Bottom Line

Wil hated his job.

He’d been on his feet for sixteen hours, plugging his doohickey into circuit boards to make sure they worked. All the while the company’s eye watched him from above. A hovering deep red drone that recorded everything.

The only breaks Wil got were to take a piss. No food. No drinks. He didn’t need them. One of the benefits of Juice. The nutrient goop kept people like Wil upright for as long as the company needed. The stuff was cheap to make too. Wil wondered if he had the last job that robots couldn’t do, or if the robots that could do it were too expensive.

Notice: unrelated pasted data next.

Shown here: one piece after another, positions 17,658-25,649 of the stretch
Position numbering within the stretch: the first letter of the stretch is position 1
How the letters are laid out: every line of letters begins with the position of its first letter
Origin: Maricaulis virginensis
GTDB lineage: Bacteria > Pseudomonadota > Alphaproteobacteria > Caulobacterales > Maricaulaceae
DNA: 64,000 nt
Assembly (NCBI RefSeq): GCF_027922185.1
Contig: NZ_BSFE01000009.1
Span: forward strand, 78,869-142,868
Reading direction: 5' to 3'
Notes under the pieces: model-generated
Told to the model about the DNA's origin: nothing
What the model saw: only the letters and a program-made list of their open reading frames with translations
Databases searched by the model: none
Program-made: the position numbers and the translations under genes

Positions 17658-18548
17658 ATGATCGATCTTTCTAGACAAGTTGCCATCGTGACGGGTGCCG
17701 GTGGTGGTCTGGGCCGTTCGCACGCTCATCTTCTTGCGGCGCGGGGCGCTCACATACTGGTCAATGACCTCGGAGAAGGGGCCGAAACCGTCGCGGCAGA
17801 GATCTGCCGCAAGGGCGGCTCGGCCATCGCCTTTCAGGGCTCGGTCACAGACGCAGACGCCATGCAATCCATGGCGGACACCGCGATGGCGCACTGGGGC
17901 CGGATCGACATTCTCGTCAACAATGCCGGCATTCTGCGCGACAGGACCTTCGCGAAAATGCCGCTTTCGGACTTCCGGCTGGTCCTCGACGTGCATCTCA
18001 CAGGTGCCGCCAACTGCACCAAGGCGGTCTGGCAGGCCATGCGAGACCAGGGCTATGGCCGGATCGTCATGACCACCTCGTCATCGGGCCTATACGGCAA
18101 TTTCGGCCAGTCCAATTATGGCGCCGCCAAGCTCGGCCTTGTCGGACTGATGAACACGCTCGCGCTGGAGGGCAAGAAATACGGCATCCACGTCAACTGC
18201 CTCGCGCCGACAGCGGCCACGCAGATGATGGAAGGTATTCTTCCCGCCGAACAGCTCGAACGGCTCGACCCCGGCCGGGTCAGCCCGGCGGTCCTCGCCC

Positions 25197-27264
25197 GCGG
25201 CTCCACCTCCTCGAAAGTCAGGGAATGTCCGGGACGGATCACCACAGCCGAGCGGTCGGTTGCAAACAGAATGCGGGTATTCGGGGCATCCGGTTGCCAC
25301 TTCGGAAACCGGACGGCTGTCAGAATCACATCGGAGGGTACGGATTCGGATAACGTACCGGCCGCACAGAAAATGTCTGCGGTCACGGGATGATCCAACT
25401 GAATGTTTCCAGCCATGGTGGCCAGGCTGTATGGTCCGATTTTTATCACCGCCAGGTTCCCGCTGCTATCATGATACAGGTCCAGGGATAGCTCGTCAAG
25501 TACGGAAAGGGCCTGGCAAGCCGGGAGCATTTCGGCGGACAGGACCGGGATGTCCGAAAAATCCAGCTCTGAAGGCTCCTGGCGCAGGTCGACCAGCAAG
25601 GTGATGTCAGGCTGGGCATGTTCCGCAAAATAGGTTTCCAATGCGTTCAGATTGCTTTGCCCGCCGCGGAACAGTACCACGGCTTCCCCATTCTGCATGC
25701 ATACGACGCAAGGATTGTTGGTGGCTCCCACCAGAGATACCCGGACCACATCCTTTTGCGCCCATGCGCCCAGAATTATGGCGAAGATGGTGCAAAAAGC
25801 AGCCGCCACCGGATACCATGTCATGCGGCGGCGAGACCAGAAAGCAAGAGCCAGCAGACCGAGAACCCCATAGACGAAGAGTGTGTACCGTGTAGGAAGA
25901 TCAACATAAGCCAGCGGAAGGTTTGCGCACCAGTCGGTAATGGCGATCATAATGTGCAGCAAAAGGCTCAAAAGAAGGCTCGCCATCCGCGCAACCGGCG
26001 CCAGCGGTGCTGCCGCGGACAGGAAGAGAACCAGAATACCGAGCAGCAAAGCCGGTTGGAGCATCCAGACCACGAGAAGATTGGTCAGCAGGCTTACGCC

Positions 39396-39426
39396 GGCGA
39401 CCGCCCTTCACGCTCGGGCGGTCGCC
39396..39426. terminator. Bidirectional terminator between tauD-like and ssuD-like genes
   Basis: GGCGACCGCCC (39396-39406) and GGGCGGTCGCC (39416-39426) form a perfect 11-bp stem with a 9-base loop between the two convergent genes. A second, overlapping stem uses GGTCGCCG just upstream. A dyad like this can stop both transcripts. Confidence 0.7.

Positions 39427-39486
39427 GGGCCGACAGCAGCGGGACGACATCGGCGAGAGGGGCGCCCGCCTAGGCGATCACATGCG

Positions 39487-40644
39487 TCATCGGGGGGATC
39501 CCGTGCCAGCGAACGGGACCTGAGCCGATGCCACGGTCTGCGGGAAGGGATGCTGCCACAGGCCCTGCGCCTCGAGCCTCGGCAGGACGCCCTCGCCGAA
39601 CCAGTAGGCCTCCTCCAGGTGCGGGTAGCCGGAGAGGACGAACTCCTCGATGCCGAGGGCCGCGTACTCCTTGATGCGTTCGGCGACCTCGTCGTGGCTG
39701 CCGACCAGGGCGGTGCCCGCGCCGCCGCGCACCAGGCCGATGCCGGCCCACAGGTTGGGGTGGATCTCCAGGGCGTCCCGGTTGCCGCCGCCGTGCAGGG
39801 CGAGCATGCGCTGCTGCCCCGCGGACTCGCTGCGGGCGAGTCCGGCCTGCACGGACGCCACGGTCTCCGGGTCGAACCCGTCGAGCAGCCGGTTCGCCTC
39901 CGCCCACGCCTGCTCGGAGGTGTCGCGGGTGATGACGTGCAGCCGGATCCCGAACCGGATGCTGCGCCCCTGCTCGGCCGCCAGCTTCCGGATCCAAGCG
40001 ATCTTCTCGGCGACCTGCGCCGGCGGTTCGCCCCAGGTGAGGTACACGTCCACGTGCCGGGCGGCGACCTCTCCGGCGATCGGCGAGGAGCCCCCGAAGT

Wil wanted to go home, to crawl into his five foot apartment cube and pass out with the TV blaring.

The company drone hovered near. “Please, let me go home,” Wil muttered. The drone’s eye scanned him, and then a long needle jabbed into Wil’s arm. He felt the Juice surge through him, guaranteeing five more hours of work.

Tears welled at the corner of Wil’s eyes. He wanted to scream and cry and punch the dumb drone in its dumb robot eye.

Today was the day, Wil was going to quit his job.

Uncle Dan had said the same thing. Proud, sure, earnest to fight his way up to join the Lucky Few. But he couldn’t fight his way anywhere, and apartment cubes don’t abide late payments. Companies don’t like hiring people with fire in their bellies. Four months later Wil found Dan on the street, ragged and unkempt. Dan’s eyes were pleading, sad, hopeful. Wil couldn’t afford to help Dan and he didn’t know anyone who could.

Wil had rent to pay, groceries to do, and maybe he’d have enough time to watch twenty minutes of TV before bed.

“I’ll quit tomorrow,” Wil thought.